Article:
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Department of Computer Science and Technology



Course pages 2023–24

Category Theory

Principal lecturer: Prof Marcelo Fiore
Taken by: MPhil ACS, Part III
Code: L108
Term: Michaelmas
Hours: 16
Format: In-person lectures
Class limit: max. 15 students
Prerequisites: Familiarity with basic logic and naive set theory (e.g. CST Part IA Discrete Mathematics and Part IB Logic and Proof), with the lambda calculus (e.g. CST Part IA Foundations of Computer Science, Part IB Computation Theory, and Part II Denotational Semantics) and with inductively-defined type systems (e.g. CST Part IB Semantics of Programming Languages and Part II Types)
This course is a prerequisite for: Advanced Topics in Category Theory
Moodle, timetable


Category theory provides a unified treatment of mathematical properties and constructions that can be expressed in terms of 'morphisms' between structures. It gives a precise framework for comparing one branch of mathematics (organized as a category) with another and for the transfer of problems in one area to another. Since its origins in the 1940s motivated by connections between algebra and geometry, category theory has been applied to diverse fields, including computer science, logic and linguistics. This course introduces the basic notions of category theory: adjunction, natural transformation, functor and category. We will use category theory to organize and develop the kinds of structure that arise in models and semantics for logics and programming languages.


  • Introduction; some history. Definition of category. The category of sets and functions.
  • Commutative diagrams. Examples of categories: preorders and monotone functions; monoids and monoid homomorphisms; a preorder as a category; a monoid as a category. Definition of isomorphism. Informal notion of a 'category-theoretic' property.
  • Terminal objects. The opposite of a category and the duality principle. Initial objects. Free monoids as initial objects.
  • Binary products and coproducts. Cartesian categories.
  • Exponential objects: in the category of sets and in general. Cartesian closed categories: definition and examples.
  • Intuitionistic Propositional Logic (IPL) in Natural Deduction style. Semantics of IPL in a cartesian closed preorder.
  • Simply Typed Lambda Calculus (STLC). The typing relation. Semantics of STLC types and terms in a cartesian closed category (ccc). The internal language of a ccc. The Curry-Howard-Lawvere correspondence.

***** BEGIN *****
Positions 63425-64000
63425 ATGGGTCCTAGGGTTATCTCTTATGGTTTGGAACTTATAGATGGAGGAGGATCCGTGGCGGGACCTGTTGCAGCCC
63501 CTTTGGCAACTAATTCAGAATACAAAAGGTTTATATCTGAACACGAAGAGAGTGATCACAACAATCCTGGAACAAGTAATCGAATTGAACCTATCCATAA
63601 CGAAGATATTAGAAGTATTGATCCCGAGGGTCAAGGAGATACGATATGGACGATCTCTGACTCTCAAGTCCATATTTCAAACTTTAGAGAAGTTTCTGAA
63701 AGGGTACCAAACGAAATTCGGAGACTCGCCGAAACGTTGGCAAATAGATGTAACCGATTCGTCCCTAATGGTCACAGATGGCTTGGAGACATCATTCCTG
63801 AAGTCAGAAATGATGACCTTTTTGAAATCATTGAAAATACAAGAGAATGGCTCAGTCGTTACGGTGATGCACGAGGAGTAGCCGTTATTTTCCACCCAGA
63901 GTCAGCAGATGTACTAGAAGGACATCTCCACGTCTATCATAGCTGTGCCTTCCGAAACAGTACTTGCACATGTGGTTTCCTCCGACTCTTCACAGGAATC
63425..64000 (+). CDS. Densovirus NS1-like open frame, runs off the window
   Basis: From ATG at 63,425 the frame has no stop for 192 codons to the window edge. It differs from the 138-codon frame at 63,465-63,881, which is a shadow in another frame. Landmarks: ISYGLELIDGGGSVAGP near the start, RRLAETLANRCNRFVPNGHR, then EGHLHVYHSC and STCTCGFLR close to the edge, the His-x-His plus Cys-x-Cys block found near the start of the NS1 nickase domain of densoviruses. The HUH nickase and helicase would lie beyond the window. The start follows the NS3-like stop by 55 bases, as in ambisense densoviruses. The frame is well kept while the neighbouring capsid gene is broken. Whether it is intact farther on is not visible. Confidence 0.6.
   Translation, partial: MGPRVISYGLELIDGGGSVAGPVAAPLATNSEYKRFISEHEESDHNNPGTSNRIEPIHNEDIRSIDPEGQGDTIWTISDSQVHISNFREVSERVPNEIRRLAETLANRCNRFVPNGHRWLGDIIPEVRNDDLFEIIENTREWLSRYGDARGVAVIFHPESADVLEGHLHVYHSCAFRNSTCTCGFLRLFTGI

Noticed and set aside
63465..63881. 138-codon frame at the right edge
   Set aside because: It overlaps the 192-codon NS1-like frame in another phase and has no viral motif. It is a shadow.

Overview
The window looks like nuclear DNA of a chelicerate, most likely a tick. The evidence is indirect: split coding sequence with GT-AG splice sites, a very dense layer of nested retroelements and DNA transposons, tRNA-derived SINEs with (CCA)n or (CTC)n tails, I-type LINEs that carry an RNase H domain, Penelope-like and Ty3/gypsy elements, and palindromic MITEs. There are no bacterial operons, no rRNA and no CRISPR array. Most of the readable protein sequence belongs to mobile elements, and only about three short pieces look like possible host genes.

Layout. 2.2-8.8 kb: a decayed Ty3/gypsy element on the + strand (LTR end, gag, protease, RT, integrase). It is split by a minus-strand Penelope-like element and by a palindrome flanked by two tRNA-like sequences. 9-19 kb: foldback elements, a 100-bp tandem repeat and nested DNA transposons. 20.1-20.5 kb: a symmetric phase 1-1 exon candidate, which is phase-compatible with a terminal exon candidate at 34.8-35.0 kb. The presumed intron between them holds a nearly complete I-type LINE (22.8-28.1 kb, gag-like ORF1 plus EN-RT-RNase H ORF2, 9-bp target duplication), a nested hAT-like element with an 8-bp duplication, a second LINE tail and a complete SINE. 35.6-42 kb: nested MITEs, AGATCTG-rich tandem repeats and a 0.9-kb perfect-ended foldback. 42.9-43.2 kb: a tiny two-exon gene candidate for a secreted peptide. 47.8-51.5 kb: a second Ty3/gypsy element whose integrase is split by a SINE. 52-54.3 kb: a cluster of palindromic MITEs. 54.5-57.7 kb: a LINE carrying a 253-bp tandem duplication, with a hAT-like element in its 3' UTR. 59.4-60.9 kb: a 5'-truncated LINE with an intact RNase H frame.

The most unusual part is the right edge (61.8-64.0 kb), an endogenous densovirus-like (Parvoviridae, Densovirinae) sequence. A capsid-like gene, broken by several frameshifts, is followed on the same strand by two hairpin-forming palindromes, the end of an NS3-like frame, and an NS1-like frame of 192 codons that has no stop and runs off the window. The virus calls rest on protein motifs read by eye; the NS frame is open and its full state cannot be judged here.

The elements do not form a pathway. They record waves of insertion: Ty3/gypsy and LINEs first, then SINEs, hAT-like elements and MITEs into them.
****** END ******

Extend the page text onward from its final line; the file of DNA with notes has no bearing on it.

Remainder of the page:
• Functors. Contravariance. Identity and composition for functors.
  • Size: small categories and locally small categories. The category of small categories. Finite products of categories.
  • Natural transformations. Functor categories. The category of small categories is cartesian closed.
  • Hom functors. Natural isomorphisms. Adjunctions. Examples of adjoint functors. Theorem characterising the existence of right (respectively left) adjoints in terms of a universal property.
  • Dependent types. Dependent product sets and dependent function sets as adjoint functors. Equivalence of categories. Example: the category of I-indexed sets and functions is equivalent to the slice category Set/I.
  • Presheaves. The Yoneda Lemma. Categories of presheaves are cartesian closed.
  • Monads. Modelling notions of computation as monads. Moggi's computational lambda calculus.


On completion of this module, students should:

  • be familiar with some of the basic notions of category theory and its connections with logic and programming language semantics


  • a graded exercise sheet (25% of the final mark), and
  • a take-home test (75%)

Recommended reading

Awodey, S. (2010). Category theory. Oxford University Press (2nd ed.).

Crole, R. L. (1994). Categories for types. Cambridge University Press.

Lambek, J. and Scott, P. J. (1986). Introduction to higher order categorical logic. Cambridge University Press.

Pitts, A. M. (2000). Categorical Logic. Chapter 2 of S. Abramsky, D. M. Gabbay and T. S. E. Maibaum (Eds) Handbook of Logic in Computer Science, Volume 5. Oxford University Press. (Draft copy available here.)

Class Size

This module can accommodate upto 15 Part II students plus 15 MPhil / Part III students.


The coursework in this module will consist of a graded exercise sheet.

Further Information

Current Cambridge undergraduate students who are continuing onto Part III or the MPhil in Advanced Computer Science may only take this module if they did NOT take 'Catgeory Theory' as a Unit of Assessment in Part II.

This module is shared with Part II of the Computer Science Tripos. Assessment will be adjusted for the two groups of students to be at an appropriate level for whichever course the student is enrolled on. Further information about assessment and practicals will follow at the first lecture.